Hartford, CT, March 10, 2016 – In recent weeks, scores of students who are high school-aged and younger have come to the Trinity College campus to participate in events designed to motivate and cultivate their interest in both educational and career opportunities. For some, it was the first time they set foot on a college campus, and it might have been a daunting experience. However, Trinity student volunteers played an important part in welcoming the younger students, showing them around campus, and helping put them at ease so they could make the most of their time at Trinity.
The largest of these gatherings was “Rock Your Future 2016,” a Hartford Youth Employment and Empowerment Day that is a collaboration of the City of Hartford, Capital Workforce Partners, Hartford Public Schools, and the Hartford Student Senate. Hosted by Hartford Mayor Luke Bronin, the event drew nearly 500 high school students, family members, and volunteers to Trinity on Saturday, February 20. Hartford students ages 14-19 had the opportunity to develop and practice skills such as creating a resume, preparing for an interview, filling out a job or internship application, and starting a college search. Attendees also had the opportunity to take campus tours, led by Trinity student tour guides. Check out photos from Rock Your Future here.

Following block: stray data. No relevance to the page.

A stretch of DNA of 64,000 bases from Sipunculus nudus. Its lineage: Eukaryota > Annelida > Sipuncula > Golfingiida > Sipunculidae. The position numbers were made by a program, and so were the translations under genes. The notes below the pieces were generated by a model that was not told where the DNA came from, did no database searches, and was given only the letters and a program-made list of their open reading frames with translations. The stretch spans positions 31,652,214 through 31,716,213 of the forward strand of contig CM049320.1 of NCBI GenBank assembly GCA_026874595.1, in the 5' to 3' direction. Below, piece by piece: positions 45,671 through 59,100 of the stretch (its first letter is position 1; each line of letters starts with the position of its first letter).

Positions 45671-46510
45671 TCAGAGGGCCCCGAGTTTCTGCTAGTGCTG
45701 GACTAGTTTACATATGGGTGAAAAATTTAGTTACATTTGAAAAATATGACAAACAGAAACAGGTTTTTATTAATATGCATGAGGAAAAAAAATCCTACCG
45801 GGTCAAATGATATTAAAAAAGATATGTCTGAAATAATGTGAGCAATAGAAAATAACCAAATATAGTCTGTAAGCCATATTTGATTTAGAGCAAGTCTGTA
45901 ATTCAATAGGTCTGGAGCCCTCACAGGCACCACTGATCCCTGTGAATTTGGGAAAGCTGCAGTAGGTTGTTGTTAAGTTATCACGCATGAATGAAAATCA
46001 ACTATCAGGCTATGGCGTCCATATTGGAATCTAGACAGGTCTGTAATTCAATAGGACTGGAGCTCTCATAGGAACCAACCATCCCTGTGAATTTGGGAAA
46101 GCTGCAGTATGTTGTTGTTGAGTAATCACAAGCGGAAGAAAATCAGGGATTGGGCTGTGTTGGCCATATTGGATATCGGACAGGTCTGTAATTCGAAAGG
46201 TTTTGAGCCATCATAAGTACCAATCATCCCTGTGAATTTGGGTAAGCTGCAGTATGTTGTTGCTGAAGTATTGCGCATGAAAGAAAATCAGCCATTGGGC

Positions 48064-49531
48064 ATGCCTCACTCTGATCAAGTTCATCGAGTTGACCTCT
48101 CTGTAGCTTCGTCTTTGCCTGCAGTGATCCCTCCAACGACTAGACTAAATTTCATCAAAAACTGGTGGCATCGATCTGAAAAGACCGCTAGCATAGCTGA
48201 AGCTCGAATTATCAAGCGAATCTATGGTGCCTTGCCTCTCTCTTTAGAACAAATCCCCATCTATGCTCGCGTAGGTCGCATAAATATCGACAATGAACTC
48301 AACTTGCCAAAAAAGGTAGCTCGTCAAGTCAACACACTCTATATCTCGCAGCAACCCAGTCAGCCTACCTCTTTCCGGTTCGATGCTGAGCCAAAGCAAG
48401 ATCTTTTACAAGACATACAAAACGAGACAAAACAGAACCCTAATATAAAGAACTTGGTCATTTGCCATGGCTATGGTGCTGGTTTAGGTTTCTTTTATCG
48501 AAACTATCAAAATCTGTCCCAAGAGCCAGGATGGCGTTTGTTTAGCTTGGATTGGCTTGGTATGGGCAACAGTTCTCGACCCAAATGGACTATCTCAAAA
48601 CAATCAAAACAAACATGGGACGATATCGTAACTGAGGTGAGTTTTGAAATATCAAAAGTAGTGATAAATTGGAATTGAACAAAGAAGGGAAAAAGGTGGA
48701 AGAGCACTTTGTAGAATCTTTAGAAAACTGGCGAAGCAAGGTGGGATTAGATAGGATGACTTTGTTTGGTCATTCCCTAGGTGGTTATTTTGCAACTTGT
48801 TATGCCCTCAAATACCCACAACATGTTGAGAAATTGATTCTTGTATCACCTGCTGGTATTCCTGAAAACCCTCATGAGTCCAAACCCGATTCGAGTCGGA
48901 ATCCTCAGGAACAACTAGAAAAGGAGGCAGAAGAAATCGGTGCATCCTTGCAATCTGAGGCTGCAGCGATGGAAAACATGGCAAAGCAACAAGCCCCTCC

On Saturday, February 27, a total of 44 Trinity student volunteers worked closely with Alison Draper, director of Trinity’s Science Center and lecturer in interdisciplinary science, to welcome back to campus for the second year in a row the Tech Savvy event for girls in sixth through ninth grade. Organized by the Connecticut Chapter of the AAUW (American Association of University Women), Tech Savvy is a daylong career workshop designed to encourage middle school girls to study STEM fields – science, technology, engineering, and math. Trinity alumna Donna Haghighat '89, who is co-president of AAUW in Connecticut, chaired the Tech Savvy event. Read a story about Tech Savvy 2016 here and see photos from the event here.
Another recent science-related event was Trinity’s 13th Annual Brain Bee, which took place February 7. A dozen high school students from five area schools participated in the Brain Bee, putting their knowledge of the human nervous system to the test. The competitors took their seats behind a long table and waited their turn to answer challenging questions on neuroscience – including questions about anatomy, emotions, neurological disorders, and memory – asked by Sarah Raskin, Charles A. Dana Research Professor of Psychology and Neuroscience, while members of Trinity’s Neuroscience Club kept a tally of correct answers. Angela Marinello of Avon, a senior from CREC Greater Hartford Academy of Mathematics and Science, won the Brain Bee competition and will go on to compete in the U.S. Brain Bee in Maryland later in March.
Written by Kathy Andrews